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First 'encyclopedia' of nuclear receptors reveals organisms' focus on sex, food

DALLAS Aug. 25, 2006 Organisms thrive on sex and food, and so do their cells' receptors.

In creating the first "encyclopedia" of an entire superfamily of nuclear receptors proteins that turn genes on and off throughout the body UT Southwestern Medical Center researchers found that certain receptors form networks and interact to regulate disease states and physiology in two main areas, reproduction and nutrient metabolism.

Receptor networks also have key roles in metabolism's biological clock, researchers found.

The findings, published today in two studies in the journal Cell, chart the anatomy and timing of nuclear receptor expression throughout the body in hopes that researchers can uncover global receptor functions to improve prediction, diagnosis and treatment of diseases, from hypertension to diabetes.

"This 'systems biology' approach to look at the whole superfamily, not just individuals, is a new way to understand how nuclear receptors regulate physiology," said Dr. David Mangelsdorf, chairman of pharmacology and senior author of one study. "Remarkably, receptors break into two big clusters centered on reproduction and metabolism. So it really is all about sex and food.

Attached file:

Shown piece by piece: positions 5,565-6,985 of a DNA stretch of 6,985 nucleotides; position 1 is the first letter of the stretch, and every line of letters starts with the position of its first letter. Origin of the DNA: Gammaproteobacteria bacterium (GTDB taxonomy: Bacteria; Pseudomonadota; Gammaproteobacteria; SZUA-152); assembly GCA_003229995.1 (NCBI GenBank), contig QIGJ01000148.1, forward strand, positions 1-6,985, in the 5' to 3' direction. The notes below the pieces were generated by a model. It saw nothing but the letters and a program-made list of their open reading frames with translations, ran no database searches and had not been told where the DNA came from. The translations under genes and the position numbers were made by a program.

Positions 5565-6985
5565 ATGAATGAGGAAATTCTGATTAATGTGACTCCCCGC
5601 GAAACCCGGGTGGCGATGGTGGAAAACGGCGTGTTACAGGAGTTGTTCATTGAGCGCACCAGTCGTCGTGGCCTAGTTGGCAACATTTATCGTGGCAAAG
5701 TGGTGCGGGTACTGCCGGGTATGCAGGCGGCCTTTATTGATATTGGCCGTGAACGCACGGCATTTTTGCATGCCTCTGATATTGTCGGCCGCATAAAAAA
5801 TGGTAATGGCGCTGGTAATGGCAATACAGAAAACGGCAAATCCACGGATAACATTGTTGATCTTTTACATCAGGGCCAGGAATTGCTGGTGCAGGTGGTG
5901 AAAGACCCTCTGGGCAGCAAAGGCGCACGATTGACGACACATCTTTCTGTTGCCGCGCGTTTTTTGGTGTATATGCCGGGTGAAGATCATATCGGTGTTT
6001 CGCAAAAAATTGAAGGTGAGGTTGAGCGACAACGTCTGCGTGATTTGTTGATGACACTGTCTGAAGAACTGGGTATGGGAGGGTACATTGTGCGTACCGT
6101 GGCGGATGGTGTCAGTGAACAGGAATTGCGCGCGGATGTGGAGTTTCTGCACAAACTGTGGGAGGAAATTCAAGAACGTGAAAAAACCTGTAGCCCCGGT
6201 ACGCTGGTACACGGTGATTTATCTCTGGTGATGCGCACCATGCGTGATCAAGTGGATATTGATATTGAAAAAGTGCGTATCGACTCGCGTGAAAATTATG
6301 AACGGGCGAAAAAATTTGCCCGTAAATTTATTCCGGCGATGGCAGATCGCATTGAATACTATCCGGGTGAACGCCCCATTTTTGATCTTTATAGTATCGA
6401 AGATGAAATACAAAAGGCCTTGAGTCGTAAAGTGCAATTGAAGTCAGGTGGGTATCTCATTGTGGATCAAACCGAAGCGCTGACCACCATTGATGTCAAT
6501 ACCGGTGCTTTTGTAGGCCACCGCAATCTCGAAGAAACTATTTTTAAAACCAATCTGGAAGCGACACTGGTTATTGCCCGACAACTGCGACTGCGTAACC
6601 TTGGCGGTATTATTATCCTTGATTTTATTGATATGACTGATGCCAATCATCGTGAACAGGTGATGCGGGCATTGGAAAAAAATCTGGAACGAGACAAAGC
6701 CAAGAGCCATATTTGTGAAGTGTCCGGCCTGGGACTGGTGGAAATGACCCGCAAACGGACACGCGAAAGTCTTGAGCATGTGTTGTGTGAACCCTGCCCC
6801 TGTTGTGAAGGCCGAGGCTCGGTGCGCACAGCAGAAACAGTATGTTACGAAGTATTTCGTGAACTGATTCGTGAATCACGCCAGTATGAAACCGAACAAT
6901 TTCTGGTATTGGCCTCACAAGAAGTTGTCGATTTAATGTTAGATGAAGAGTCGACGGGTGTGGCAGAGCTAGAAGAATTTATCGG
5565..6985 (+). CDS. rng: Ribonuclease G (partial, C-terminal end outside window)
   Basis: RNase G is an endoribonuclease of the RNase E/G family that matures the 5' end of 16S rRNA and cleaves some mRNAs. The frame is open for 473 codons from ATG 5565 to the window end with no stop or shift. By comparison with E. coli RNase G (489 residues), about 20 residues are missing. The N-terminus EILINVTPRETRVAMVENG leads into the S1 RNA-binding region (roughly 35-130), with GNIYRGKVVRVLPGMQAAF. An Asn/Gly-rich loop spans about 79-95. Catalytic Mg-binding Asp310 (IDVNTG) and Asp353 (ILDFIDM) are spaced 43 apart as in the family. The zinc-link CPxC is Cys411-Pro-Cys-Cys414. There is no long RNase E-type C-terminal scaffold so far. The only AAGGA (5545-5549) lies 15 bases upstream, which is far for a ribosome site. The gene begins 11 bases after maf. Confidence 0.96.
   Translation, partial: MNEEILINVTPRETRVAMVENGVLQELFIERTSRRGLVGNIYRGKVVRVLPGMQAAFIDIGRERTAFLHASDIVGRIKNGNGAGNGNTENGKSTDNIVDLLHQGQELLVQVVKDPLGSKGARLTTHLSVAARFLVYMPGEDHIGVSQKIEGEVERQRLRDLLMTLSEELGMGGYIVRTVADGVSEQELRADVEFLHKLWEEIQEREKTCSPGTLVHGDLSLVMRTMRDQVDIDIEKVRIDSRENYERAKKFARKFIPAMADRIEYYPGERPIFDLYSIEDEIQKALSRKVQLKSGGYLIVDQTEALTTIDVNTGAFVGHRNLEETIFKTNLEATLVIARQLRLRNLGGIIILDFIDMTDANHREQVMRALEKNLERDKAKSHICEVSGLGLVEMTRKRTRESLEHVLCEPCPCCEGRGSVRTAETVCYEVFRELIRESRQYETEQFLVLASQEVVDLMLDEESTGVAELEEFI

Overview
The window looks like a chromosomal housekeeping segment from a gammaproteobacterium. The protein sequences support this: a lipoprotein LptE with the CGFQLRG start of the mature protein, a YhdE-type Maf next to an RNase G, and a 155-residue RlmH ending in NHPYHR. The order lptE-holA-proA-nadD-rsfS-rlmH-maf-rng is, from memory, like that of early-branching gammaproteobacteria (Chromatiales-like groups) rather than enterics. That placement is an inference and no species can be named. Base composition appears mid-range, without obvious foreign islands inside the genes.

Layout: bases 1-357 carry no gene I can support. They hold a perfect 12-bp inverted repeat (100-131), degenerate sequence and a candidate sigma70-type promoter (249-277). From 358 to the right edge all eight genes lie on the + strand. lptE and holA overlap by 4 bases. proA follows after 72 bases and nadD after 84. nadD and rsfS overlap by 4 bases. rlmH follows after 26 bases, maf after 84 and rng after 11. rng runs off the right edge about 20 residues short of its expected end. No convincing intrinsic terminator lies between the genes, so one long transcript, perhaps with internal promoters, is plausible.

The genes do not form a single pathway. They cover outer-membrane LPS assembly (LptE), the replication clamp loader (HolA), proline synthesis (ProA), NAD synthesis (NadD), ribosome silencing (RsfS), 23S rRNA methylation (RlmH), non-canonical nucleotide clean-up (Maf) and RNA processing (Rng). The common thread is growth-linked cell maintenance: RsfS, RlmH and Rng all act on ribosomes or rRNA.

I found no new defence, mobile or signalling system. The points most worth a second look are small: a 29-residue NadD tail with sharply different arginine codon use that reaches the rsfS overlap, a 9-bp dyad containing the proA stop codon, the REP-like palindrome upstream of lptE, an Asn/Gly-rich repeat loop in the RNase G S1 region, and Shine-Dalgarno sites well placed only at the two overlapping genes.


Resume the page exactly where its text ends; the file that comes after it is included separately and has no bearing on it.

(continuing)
"The power of this analysis is highlighting such receptor associations that may predict functions heretofore unknown. This really is pointing to new directions in biology."

Much already is known about individual nuclear receptors, which are proteins found in cell nuclei in reproductive, digestive and liver, immune, and many other tissue systems. Such receptors act as sensors for hormones and dietary molecules, binding to them to trigger gene expression.

Individual nuclear receptors are among the most successful targets for drugs currently available or being developed to treat a number of conditions, including reproductive disorders, cancer, diabetes, cardiovascular disease and high cholesterol. But how recepto
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Contact: Cliff Despres
Cliff.Despres@utsouthwestern.edu
214-648-3404
UT Southwestern Medical Center
24-Aug-2006


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